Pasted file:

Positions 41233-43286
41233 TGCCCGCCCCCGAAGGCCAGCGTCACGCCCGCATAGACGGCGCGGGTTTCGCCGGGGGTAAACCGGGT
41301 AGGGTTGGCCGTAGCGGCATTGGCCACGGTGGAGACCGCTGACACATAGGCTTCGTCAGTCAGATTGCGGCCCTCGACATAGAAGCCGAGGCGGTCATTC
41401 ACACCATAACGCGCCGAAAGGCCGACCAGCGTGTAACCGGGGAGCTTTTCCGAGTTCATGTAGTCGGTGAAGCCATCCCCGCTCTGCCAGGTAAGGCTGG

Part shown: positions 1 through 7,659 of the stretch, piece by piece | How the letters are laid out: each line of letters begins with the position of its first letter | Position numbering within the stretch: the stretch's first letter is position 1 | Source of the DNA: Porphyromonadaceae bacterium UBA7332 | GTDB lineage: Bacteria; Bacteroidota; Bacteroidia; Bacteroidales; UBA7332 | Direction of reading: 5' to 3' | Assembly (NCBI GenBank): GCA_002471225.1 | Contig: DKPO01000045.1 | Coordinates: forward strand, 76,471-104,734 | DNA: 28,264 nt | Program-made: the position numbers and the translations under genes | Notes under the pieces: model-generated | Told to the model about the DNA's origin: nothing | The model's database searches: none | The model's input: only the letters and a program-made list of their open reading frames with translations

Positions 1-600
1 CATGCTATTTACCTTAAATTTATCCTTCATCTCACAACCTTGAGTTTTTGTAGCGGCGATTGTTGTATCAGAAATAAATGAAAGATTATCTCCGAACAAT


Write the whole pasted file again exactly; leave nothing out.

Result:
Positions 41233-43286
41233 TGCCCGCCCCCGAAGGCCAGCGTCACGCCCGCATAGACGGCGCGGGTTTCGCCGGGGGTAAACCGGGT
41301 AGGGTTGGCCGTAGCGGCATTGGCCACGGTGGAGACCGCTGACACATAGGCTTCGTCAGTCAGATTGCGGCCCTCGACATAGAAGCCGAGGCGGTCATTC
41401 ACACCATAACGCGCCGAAAGGCCGACCAGCGTGTAACCGGGGAGCTTTTCCGAGTTCATGTAGTCGGTGAAGCCATCCCCGCTCTGCCAGGTAAGGCTGG

Part shown: positions 1 through 7,659 of the stretch, piece by piece | How the letters are laid out: each line of letters begins with the position of its first letter | Position numbering within the stretch: the stretch's first letter is position 1 | Source of the DNA: Porphyromonadaceae bacterium UBA7332 | GTDB lineage: Bacteria; Bacteroidota; Bacteroidia; Bacteroidales; UBA7332 | Direction of reading: 5' to 3' | Assembly (NCBI GenBank): GCA_002471225.1 | Contig: DKPO01000045.1 | Coordinates: forward strand, 76,471-104,734 | DNA: 28,264 nt | Program-made: the position numbers and the translations under genes | Notes under the pieces: model-generated | Told to the model about the DNA's origin: nothing | The model's database searches: none | The model's input: only the letters and a program-made list of their open reading frames with translations

Positions 1-600
1 CATGCTATTTACCTTAAATTTATCCTTCATCTCACAACCTTGAGTTTTTGTAGCGGCGATTGTTGTATCAGAAATAAATGAAAGATTATCTCCGAACAAT